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Ethnicity, socioeconomic status, and eating disorder symptomatology in Canada: implications for mental health care

Ethnicity, socioeconomic status, and eating disorder symptomatology in Canada: implications for... Purpose – There is a gap in the understanding of relationships between socioeconomic status (SES), urban-rural differences, ethnicity and eating disorder symptomatology. This gap has implications for access to treatment and the effectiveness of treatment. The paper aims to discuss these issues. Design/methodology/approach – Data are presented from a major Canadian survey, analyzing the impact of body mass index (BMI), urban-non-urban residency, income, and ethnicity on eating disorder symptomatology. Findings – One of the strongest findings is that high income non-White women expressed less eating disorder symptomatology than lower income non-White women. Research limitations/implications – Future research needs to consider how factors such as urban residency, exposure to Western “thinness” ideals, and income differentials impact non-White women. Practical implications – Effective treatment of ethnic minority women requires an appreciation of complicated effects of “culture clash,” income and BMI on eating disorder symptomatology. Originality/value – This study makes a unique contribution to the literature by examining relationships between SES (income) and eating disorder symptomatology in White and non-White Canadian women. The review of the scientific literature on ethnic differences in eating disorder symptomatology revealed a disparity gap in treatment. This disparity may be a by-product of bias and lack of understanding of gender or ethnic/cultural differences by practitioners. http://www.deepdyve.com/assets/images/DeepDyve-Logo-lg.png Ethnicity and Inequalities in Health and Social Care Emerald Publishing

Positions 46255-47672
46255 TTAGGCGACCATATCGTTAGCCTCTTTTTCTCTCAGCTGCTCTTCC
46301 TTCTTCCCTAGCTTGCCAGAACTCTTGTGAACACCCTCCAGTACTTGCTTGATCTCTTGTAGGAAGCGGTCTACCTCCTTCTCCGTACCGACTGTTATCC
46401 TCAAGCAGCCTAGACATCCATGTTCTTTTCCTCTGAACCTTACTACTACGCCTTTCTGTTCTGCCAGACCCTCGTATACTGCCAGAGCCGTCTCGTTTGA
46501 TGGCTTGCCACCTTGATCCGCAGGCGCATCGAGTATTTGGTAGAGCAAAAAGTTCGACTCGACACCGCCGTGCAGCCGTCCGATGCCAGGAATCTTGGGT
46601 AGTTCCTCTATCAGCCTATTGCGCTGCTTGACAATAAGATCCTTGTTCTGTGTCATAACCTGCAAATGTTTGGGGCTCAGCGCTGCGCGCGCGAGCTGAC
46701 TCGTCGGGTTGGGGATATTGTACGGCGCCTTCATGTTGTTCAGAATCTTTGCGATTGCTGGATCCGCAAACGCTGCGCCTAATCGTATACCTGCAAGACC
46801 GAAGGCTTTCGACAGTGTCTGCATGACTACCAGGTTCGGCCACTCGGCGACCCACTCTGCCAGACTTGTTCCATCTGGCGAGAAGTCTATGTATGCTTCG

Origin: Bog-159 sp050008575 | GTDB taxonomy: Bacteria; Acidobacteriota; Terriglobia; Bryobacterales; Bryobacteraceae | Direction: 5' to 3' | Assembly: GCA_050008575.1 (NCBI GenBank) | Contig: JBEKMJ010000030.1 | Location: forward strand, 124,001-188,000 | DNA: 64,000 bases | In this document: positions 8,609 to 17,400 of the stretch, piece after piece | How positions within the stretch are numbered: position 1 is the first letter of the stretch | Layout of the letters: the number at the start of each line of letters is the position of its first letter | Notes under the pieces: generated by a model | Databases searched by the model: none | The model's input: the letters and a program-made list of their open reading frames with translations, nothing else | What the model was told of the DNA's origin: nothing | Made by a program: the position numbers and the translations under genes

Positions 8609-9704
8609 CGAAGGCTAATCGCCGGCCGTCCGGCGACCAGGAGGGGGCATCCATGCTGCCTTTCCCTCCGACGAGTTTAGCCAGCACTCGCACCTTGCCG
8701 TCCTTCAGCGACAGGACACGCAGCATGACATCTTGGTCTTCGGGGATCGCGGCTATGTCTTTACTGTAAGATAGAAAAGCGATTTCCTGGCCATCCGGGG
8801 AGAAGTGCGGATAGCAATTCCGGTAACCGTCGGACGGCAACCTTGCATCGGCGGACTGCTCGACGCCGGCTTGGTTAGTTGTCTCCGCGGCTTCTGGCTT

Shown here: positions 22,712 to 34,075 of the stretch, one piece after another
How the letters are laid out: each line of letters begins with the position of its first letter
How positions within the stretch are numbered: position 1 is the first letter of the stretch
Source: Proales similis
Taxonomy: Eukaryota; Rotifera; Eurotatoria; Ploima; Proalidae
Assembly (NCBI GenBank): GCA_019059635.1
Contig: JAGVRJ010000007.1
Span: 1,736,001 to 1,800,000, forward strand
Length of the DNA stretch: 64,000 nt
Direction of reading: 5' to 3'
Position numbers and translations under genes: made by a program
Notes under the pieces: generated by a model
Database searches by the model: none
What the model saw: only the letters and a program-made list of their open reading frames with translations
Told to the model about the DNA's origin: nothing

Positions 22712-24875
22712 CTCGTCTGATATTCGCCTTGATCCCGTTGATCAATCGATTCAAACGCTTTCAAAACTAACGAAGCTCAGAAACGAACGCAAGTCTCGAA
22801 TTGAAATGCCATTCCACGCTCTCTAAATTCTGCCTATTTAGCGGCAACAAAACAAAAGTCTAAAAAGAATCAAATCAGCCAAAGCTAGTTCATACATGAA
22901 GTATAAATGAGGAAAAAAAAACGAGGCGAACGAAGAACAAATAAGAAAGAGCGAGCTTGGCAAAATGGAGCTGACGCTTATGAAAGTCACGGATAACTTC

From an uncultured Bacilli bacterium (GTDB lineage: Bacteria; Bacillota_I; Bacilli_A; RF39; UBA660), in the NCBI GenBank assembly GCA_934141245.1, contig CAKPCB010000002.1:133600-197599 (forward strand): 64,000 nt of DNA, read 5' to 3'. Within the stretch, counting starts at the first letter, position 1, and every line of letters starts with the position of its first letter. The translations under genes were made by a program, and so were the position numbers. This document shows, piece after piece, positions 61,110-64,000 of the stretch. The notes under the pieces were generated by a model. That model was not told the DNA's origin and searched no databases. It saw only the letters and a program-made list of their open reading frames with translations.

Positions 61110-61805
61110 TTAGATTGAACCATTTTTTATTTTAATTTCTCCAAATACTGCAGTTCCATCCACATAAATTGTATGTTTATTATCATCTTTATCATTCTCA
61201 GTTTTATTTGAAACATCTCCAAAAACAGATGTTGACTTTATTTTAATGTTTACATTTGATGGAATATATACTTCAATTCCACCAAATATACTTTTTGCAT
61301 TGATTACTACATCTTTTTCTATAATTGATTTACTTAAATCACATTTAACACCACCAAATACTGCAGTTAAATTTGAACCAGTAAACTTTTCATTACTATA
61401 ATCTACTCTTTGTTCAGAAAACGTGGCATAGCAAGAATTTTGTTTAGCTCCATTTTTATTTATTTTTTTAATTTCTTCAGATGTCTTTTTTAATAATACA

Ethnicity, socioeconomic status, and eating disorder symptomatology in Canada: implications for mental health care

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Publisher
Emerald Publishing
Copyright
Copyright © Emerald Group Publishing Limited
ISSN
1757-0980
DOI
10.1108/EIHSC-10-2013-0038
Publisher site
See Article on Publisher Site

Abstract

Purpose – There is a gap in the understanding of relationships between socioeconomic status (SES), urban-rural differences, ethnicity and eating disorder symptomatology. This gap has implications for access to treatment and the effectiveness of treatment. The paper aims to discuss these issues. Design/methodology/approach – Data are presented from a major Canadian survey, analyzing the impact of body mass index (BMI), urban-non-urban residency, income, and ethnicity on eating disorder symptomatology. Findings – One of the strongest findings is that high income non-White women expressed less eating disorder symptomatology than lower income non-White women. Research limitations/implications – Future research needs to consider how factors such as urban residency, exposure to Western “thinness” ideals, and income differentials impact non-White women. Practical implications – Effective treatment of ethnic minority women requires an appreciation of complicated effects of “culture clash,” income and BMI on eating disorder symptomatology. Originality/value – This study makes a unique contribution to the literature by examining relationships between SES (income) and eating disorder symptomatology in White and non-White Canadian women. The review of the scientific literature on ethnic differences in eating disorder symptomatology revealed a disparity gap in treatment. This disparity may be a by-product of bias and lack of understanding of gender or ethnic/cultural differences by practitioners.

Journal

Ethnicity and Inequalities in Health and Social CareEmerald Publishing

Published: Dec 9, 2014

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